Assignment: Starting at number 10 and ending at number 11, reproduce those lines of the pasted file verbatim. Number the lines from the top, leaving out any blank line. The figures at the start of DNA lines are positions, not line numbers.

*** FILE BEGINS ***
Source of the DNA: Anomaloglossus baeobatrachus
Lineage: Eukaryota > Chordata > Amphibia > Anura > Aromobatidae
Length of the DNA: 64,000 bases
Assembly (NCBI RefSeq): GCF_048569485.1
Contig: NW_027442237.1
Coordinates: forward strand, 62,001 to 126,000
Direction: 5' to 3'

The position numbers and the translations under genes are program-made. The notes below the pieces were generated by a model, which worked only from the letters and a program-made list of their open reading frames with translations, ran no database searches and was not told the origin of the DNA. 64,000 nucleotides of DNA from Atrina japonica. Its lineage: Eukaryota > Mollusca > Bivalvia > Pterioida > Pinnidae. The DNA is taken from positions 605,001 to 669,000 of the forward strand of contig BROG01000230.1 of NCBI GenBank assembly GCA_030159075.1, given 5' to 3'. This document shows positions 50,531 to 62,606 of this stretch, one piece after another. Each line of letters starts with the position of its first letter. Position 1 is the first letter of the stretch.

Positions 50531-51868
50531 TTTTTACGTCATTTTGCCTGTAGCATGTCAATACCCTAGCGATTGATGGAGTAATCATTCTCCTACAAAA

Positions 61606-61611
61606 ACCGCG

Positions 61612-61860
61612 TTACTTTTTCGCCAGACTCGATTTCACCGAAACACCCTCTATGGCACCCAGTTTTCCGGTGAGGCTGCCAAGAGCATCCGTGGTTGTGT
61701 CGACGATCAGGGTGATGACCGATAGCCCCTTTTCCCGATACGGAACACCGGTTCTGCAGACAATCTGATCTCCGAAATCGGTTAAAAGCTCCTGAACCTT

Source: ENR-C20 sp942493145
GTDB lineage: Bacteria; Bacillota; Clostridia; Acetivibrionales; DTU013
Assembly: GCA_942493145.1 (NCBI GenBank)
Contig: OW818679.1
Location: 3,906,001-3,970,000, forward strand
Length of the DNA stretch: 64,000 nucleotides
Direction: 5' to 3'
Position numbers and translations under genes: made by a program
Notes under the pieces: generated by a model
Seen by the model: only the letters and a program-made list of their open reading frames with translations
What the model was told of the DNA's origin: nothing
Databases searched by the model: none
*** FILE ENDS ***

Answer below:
50531 TTTTTACGTCATTTTGCCTGTAGCATGTCAATACCCTAGCGATTGATGGAGTAATCATTCTCCTACAAAA

Positions 61606-61611